Despite claiming that he invented BTC, Wright has distanced himself from the original cryptocurrency. Why? Because he claims bitcoin became perverted and tainted after devolving into a vehicle for criminal activity.
In a withering May manifesto, Wright says he created bitcoin to operate within the law and not to facilitate crimes. Therefore, Wright says he washes his hands of BTC and now embraces Bitcoin SV (Satoshi Vision) as the one “true bitcoin.”
This is where billionaire Calvin Ayre comes in. As CCN reported, a crypto civil war broke out in November 2018 when Bitcoin Cash (BCH) underwent its contentious hard fork. The fork resulted in feuding Bitcoin Cash camps:
Now, both Ayre and Wright predict that BTC will disappear and its price will plunge to zero because it’s worthless. “I am predicting [bitcoin] to go to zero value, as it has no utility,” Ayre said in December 2018.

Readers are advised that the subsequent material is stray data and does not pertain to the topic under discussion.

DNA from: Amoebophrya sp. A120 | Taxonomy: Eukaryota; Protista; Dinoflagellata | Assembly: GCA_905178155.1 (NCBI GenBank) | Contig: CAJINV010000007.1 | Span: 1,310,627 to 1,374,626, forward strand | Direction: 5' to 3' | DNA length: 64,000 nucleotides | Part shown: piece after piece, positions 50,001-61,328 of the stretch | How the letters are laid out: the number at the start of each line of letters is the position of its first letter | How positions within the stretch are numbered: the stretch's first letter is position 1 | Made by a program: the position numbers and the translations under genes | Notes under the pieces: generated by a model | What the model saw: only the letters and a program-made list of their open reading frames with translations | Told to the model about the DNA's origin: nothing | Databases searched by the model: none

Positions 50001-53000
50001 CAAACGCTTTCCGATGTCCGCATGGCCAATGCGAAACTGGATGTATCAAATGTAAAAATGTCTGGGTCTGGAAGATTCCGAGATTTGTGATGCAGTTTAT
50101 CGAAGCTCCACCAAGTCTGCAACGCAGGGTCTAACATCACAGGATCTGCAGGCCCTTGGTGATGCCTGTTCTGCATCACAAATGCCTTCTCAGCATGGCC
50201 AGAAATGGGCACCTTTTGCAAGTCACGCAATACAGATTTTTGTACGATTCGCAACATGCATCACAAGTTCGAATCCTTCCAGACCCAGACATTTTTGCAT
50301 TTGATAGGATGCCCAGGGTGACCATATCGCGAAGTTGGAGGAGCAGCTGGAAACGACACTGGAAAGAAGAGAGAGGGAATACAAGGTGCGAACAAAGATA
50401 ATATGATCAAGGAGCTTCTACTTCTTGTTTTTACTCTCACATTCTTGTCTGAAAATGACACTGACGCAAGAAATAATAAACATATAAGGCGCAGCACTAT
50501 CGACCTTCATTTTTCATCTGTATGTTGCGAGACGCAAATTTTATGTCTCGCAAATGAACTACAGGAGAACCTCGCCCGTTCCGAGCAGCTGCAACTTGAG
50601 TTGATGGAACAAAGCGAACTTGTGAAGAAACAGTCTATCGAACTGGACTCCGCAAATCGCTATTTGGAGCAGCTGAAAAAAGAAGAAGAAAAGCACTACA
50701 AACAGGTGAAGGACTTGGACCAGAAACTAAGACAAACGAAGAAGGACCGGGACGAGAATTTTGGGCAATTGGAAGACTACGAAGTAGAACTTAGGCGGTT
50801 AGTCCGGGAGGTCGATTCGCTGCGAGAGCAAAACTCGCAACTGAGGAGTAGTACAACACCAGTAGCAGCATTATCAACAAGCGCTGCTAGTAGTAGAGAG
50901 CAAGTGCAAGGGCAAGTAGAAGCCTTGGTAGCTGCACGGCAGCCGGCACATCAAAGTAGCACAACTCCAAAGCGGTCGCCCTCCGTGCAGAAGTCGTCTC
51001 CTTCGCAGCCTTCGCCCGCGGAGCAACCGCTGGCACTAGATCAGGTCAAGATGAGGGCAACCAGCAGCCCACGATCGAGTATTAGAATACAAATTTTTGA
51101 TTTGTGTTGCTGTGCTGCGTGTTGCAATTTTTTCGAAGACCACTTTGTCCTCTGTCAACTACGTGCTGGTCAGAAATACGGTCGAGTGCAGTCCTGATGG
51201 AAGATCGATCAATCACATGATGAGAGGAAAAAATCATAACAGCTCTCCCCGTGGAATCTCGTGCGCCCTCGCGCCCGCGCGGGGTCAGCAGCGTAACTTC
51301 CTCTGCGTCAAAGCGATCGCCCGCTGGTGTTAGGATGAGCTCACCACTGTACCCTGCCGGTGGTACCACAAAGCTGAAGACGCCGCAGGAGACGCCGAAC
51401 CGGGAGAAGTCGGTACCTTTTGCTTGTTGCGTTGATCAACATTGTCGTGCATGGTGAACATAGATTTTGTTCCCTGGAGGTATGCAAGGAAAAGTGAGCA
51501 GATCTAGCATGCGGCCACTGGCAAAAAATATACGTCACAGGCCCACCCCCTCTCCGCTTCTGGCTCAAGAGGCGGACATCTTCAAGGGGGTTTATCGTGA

This post was last modified (EST) on 18/06/2019 21:36
Chief of Army Staff (COAS) Lt.-Gen. Tukur Buratai alerted Nigerians on Tuesday about the problems on the Boko Haram front: troops enthusiasm to fight is sagging and commitment is lacking.
He did not give reasons for the lowering of morale among the troops. But in a statement that should worry his commander-in-Chief, Buratai said those on the frontlines were displaying insufficient willingness to perform assigned tasks.
Lt.-Gen Buratai spoke at the opening of a “Transformational leadership workshop”, organised by the Army Headquarters Department of Transformation and Innovation at the Army Resource Centre, Asokoro, Abuja.
Describing the development as “unfortunate”, Lt.-Gen Buratai, said the theme of the workshop was apt as it would draw attention to areas that need to be addressed for professionalism, patriotism and national enthusiasm.